Dear Melissa: A Letter Encouraging You to Define Your Own Power

How watching the secretary to Governor Cuomo brought out the coach in me.

New York is a tough place to establish leadership, especially in politics. Your local platform can unexpectedly shift to a world stage; everyone’s a critic and an expert, so you’ll quickly gather qualified naysaying; and Albany is an historic establishment with notable footsteps to follow – the Roosevelts, the Cuomos, the Clintons (DeWitt and George) and more. One has to have stubborn resolve and immense self-confidence to advance in the state capital.

Fixed to my Manhattan apartment throughout the COVID-19 crisis, my daily routine started with watching Governor Cuomo’s press briefings and being riveted not just by his command of the situation, but more specifically by the fierce demeanor of his second-in-command, Secretary Melissa DeRosa.

I wondered, who is this lady next to him constantly passing him written notes and bravely defending their work? The New York Times wrote an article about her, where Cuomo referred to her as “an equal and opposite force.” I was fascinated by her relationship with him, who she seemed in tandem with, despite his reputation of being a difficult boss.

But mostly I imagined how being female, with its built-in criticisms, expectations, and unspoken rules, might make this very public political experience even more challenging. Watching Melissa’s inspiring participation in the Governor’s briefings caused me to muse about unconscious gender biases, the paradoxes of competence and perfectionism, and authentically being your true self as a woman. These are all challenges I help my female executive clients tackle on a regular basis.

The leadership coach in me really came out. This was a woman I wanted to work with to help her further grow – to develop her own style and define her own power, to stop serving a male lead and truly step into female leadership. She’s material to be a prime politician, if she decides so. What’s stopping her?

So, I wrote her a letter. It wasn’t just a bid for her business as a client – it was a message on where I saw her strengths, her potential, as well as challenges she faces. Here it is:

Unapologetically fierce and totally feminine, a role model for leadership.

Dear Melissa,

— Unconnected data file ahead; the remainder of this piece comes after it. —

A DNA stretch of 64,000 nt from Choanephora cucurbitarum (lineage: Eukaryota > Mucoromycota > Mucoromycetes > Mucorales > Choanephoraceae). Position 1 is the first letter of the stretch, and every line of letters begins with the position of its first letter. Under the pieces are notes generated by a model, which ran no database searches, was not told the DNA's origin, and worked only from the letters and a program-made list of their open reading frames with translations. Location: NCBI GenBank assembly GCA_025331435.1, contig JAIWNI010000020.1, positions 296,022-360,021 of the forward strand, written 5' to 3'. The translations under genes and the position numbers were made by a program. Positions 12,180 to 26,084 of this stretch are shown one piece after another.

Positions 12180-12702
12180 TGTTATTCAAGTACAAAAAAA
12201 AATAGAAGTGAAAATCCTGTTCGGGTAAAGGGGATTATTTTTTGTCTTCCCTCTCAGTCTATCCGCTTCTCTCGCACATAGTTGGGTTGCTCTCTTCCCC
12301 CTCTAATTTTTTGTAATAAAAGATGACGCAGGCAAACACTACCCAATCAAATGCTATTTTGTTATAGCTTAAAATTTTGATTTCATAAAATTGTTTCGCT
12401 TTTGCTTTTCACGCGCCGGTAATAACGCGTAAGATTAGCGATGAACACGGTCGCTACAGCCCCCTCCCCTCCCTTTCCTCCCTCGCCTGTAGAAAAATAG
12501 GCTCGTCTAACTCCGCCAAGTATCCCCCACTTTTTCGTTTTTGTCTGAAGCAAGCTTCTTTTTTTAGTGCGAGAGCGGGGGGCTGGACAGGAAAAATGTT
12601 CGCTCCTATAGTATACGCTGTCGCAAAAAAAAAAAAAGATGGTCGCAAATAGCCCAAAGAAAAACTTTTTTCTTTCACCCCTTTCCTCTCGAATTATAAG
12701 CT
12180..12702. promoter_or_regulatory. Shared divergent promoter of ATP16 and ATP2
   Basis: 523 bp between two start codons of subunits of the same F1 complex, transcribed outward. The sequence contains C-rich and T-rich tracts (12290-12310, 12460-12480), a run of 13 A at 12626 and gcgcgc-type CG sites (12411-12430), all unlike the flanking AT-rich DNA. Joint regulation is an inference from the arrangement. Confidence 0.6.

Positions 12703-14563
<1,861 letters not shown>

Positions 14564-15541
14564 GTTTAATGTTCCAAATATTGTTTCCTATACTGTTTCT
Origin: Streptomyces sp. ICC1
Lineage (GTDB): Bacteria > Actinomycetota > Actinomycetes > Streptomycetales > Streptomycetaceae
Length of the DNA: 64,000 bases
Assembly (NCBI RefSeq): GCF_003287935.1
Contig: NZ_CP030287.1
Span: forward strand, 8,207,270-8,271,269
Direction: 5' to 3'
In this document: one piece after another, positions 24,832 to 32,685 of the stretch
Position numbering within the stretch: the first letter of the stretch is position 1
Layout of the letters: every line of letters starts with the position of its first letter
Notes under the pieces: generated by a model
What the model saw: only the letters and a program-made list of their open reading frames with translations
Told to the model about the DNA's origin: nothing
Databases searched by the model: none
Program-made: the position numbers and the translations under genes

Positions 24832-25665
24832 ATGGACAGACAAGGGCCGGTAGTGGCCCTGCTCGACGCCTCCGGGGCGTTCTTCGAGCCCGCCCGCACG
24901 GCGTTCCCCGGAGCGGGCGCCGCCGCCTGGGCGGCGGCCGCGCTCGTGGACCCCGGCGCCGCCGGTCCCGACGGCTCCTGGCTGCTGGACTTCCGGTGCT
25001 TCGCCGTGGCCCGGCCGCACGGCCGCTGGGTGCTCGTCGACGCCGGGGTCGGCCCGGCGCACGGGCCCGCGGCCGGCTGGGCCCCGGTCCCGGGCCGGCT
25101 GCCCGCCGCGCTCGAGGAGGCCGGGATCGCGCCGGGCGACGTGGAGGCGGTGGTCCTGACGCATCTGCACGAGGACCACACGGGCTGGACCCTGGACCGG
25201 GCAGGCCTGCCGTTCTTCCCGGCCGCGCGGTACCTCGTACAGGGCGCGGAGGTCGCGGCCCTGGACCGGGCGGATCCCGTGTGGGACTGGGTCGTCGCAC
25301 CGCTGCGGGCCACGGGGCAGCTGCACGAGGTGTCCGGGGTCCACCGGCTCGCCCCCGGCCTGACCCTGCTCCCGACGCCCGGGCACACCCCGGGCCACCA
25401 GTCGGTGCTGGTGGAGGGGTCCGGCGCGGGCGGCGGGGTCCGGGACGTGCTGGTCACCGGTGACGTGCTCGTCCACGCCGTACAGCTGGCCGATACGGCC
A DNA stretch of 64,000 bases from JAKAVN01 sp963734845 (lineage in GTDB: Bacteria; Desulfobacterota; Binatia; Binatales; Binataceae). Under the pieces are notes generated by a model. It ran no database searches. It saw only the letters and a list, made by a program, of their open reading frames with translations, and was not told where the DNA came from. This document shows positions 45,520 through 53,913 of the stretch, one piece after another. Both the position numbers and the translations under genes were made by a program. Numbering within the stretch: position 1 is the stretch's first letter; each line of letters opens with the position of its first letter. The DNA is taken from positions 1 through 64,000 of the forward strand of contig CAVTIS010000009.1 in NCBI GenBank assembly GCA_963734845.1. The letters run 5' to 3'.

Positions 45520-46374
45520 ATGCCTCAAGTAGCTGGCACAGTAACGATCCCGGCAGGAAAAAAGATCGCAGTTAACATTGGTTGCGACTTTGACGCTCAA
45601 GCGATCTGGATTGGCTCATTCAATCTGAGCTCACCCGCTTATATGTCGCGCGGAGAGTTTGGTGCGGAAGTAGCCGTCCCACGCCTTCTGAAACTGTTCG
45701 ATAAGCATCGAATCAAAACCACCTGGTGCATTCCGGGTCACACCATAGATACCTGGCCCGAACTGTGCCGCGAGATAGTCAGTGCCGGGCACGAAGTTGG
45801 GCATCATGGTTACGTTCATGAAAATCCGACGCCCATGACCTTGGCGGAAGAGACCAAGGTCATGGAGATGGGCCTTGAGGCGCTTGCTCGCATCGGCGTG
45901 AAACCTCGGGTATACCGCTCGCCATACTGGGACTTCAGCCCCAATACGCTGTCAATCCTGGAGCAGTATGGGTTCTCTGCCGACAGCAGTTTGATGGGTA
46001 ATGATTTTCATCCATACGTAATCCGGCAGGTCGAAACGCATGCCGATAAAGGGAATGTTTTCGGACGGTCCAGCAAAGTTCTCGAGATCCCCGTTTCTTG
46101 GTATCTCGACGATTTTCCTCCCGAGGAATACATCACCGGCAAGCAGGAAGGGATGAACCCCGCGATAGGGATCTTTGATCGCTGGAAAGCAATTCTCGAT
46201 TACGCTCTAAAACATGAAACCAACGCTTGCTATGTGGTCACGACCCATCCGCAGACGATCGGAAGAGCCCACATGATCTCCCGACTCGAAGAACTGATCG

This is a long note sent to a busy woman, so let me cut right to the point - I would like to start a conversation with you about female leadership.

My mission is to support women who fully embrace their femininity and inner power. I strongly believe that the future of leadership will be pioneered by compelling, competent women. Women like you. I have committed my professional life to support ambitious leaders because the world needs more visible role models, to not accept the current standards, dominated by men, and to be pioneers for a better society.

Which is why I hope to begin a conversation with you about leadership, gender bias and the challenges successful women face when they make an impact. As a New Yorker by choice, a European by birth, and a soon-to-be American, I watched Governor Cuomo’s COVID-19 briefings every day. Wholly apart from the substance of the briefings, I couldn’t help noticing the specific role you played. A powerful, experienced, well-educated, and well-prepared field marshal directing much of the State’s response to the pandemic and, more recently, the fallout from the murder of George Floyd.

I also appreciate your efforts to change policy regarding reproductive rights for single women, and your support for the State Council on Women and Girls. You are a model of modern female leadership.

All that you do so well has caused me to reflect on what it takes for a woman to grow a powerful leadership presence, in a world where we must contend with paradoxes. I have personally experienced the fine line between competence and perfectionism, the challenge of finding a personal center of authenticity in the midst of masculine norms and balancing feminine wisdom with ambitious drive in every situation.

Melissa, the fact that you both exemplify and fight to resolve these tensions is an inspiration. My mission in life is to stand next to women like you, to allow them to realize and embody this new way of leading, and to see how bright our future can be when these leaders shine in full.

I would like to learn more about you, and to dedicate myself to help you achieve your highest ambitions. I want to stand by you and to support you to propel your career and impact.

That’s my ask: a conversation with you. Are you willing to continue this conversation?

Thanks for taking the time to read this note. I look forward to hearing from you and getting to know you.

Veronique Bogliolo Friedman

I mailed the letter to Melissa but didn’t hear back. If I’d engaged in a coaching session with her, I’d first let her know that the world needs more of her. That there is a scarcity of leaders like her who fully embrace their femininity and inner power. I strongly believe that women like her are the model of future leadership, and that we don’t have to emulate male behaviors to succeed.

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